VOX POPULI: A Japanese Internment ‘Refusal’?

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By HARRY K. HONDA

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(First published in The Rafu Shimpo on November 23, 2010)

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This was originally addressed to the 50 or so Nikkei from Los Angeles,  Japanese American Korean War Veterans Association members and spouses, prior to Labor Day to dedicate Miyamura High School at Gallup, N.M.

Were you surprised by the Historic Spot downtown on the Gallup City Map and Guide listed as “Japanese Internment Refusal”? I was.

Gallup-born Nisei EASILY explained it was where city officials were asked by the FBI that Japanese families be interned. And they REFUSED.

The Western Defense Command’s Gen. John DeWitt’s jurisdiction then covered California, the western half of Oregon and Washington, Alaska and the southern section of Arizona, but not New Mexico.

Japanese Americans in New Mexico did experience anti-Japanese discrimination, but were spared by the traditionally tolerant communities and officials in the state.

In fact, I found out after coming home from the celebration that two Nisei students were elected senior class presidents at Gallup High School during the war.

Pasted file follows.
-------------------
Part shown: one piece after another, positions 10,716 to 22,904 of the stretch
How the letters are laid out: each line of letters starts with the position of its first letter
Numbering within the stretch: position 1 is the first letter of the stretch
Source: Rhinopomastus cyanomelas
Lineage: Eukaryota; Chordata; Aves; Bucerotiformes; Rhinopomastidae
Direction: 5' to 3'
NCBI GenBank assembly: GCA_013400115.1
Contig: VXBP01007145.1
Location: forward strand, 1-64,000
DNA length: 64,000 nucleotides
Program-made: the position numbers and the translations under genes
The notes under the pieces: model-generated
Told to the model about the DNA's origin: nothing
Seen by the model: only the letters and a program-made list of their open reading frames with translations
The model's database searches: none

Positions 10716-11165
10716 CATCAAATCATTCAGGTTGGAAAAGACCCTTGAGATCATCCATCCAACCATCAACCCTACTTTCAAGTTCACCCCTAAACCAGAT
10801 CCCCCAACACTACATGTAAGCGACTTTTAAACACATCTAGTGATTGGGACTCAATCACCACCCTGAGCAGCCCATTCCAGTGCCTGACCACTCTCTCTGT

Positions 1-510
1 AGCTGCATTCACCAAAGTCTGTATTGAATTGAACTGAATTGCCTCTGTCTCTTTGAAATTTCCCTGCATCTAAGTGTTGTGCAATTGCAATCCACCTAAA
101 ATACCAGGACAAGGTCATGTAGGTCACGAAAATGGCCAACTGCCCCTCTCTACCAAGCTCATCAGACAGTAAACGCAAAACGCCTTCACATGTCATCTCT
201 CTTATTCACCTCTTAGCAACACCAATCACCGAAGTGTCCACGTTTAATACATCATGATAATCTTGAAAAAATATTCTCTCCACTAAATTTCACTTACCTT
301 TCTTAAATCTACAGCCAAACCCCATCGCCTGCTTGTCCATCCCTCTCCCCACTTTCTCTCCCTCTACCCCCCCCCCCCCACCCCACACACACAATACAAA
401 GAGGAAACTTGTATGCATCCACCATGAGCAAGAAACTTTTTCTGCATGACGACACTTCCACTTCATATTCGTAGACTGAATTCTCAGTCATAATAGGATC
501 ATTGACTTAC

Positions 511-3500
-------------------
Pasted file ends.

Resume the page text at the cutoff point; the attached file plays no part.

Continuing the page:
This was the time (April ’42) of the Bataan Death March, which included surrendered Americans in defeat (many from New Mexico) being beaten, tortured and forced to march 65 miles northward from the peninsula to a prison camp at San Fernando. Of some 78,000, many died before they got there. About 2,000 escaped from Bataan to Corregidor, according to the Oxford Companion in World War II [1995].

This trek to Gallup to celebrate the dedication of Hiroshi “Hershey” Miyamura High School certainly got me to recall other Japanese Americans who have contributed to New Mexico:

a) Hortculturalist Roy M. Nakayama of Las Cruces turned, as a result of his research, chili pepper into a cash crop;

b) Seattle relocatee Ruth Hashimoto, who founded the Sister Cities movement in New Mexico in the ’60s;

c) Seattle architect-woodworker George Nakashima, who designed the Monastery of Christ in the Desert at Abiqui, a locale near Taos graphically featured in Michael Haederle’s account in the Los Angeles Sunday Times, Nov. 7, 2010, A22;